Re: Reviewing the screen, help


Hendrik Steyn
 

Hi Gene


This is also how I do use NVDA's object nav and review modes. I use CMD a lot and it even works on UBUNTU CLI on windows.


Have a blessed day

Hendrik

On 3/8/2019 6:42 AM, Gene wrote:
All this doesn't teach people how to review the screen and if you are going to use the Command prompt to any extent, you need to know how.  I hope those who know more about this will write more. 
 
it appears to me that if you are in object navigation mode, you can use the regular review commands, numpad 7, 8, 9, move left by line, read current line and move right by line, to review what is on the screen.  4, 5 and 6 are left one word, current word, right one word.  1, 2, 3, are the same but by character. 
 
If you want to move to the top of the navigator object, use shift 7.  To move to the bottom, use shift 9.  In the command prompt, the entire screen is one single navigator object.  So shift 7 moves you to the top of the screen and shift 9 moves you to the bottom.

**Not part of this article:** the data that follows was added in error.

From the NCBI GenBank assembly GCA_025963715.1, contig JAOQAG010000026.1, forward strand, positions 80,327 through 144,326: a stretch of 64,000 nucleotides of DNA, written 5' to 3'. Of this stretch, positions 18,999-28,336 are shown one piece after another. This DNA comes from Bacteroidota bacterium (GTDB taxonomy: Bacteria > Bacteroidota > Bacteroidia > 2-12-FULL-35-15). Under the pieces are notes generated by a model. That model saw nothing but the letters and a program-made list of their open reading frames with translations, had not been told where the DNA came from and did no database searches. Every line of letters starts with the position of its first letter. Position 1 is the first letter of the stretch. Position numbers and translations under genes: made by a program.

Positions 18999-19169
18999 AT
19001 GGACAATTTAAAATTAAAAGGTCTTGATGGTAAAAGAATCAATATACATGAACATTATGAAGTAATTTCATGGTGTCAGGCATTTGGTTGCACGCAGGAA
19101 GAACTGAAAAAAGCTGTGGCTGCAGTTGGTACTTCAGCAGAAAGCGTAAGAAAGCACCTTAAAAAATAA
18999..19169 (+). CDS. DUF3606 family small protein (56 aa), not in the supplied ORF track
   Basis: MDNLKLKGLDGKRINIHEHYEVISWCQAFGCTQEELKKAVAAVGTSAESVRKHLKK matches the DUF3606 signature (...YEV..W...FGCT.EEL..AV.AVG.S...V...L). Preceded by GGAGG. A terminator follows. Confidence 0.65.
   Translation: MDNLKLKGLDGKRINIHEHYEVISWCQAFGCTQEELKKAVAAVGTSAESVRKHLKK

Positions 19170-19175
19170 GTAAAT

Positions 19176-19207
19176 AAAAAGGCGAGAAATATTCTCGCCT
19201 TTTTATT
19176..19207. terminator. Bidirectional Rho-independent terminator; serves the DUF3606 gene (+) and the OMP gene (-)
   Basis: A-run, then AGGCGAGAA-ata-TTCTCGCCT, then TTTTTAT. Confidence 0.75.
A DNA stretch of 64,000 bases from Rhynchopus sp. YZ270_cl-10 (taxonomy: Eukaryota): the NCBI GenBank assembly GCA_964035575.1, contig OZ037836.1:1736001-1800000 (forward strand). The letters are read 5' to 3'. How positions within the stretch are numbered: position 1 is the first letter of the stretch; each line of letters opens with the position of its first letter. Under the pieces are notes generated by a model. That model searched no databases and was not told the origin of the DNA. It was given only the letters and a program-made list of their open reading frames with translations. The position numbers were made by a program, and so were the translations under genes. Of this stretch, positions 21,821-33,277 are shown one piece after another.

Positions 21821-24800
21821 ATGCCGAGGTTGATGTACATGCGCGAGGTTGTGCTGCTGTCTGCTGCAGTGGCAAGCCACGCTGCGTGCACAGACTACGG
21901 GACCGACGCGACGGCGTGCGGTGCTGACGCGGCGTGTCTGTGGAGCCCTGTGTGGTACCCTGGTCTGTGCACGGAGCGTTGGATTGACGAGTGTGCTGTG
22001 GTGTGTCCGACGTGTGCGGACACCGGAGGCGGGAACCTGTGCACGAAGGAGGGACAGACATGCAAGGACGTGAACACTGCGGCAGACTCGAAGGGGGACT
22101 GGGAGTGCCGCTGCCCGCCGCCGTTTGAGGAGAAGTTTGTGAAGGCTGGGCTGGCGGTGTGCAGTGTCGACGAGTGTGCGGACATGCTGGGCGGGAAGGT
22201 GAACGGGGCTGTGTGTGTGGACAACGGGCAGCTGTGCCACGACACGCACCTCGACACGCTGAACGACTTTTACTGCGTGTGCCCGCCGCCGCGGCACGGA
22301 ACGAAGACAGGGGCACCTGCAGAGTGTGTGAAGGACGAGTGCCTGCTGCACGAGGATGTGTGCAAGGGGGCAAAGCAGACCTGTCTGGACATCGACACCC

To move to the beginning of a line, use shift 1.  To move to the end, use shift 3.
 
I believe these commands work when expected in the DOS prompt but I've only tried them a very few times.  But all these methods of piping output to a file, while useful at times, are really often ways to get around basic knowledge of NVDA, which is useful in many contexts, not just this one.
 
Gene
----- Original Message -----
Sent: Thursday, March 07, 2019 10:14 PM
Subject: Re: [nvda] Reviewing the screen, help

On Thu, Mar 7, 2019 at 10:40 PM, ADRIAN POCOCK wrote:
and i think there was a cmd to place it on the clipboard but its slipped my mind.
Adrian, I was typing about redirection and append commands at the same time you wrote your message.  You are correct about the clipboard. You just use the pipe command with the word "clip" after it, e.g.,

                              dir /? | clip

and the output goes straight to the clipboard for pasting elsewhere.
 
--

Brian - Windows 10 Home, 64-Bit, Version 1809, Build 17763  

A great deal of intelligence can be invested in ignorance when the need for illusion is deep.

          ~ Saul Bellow, To Jerusalem and Back

 

 

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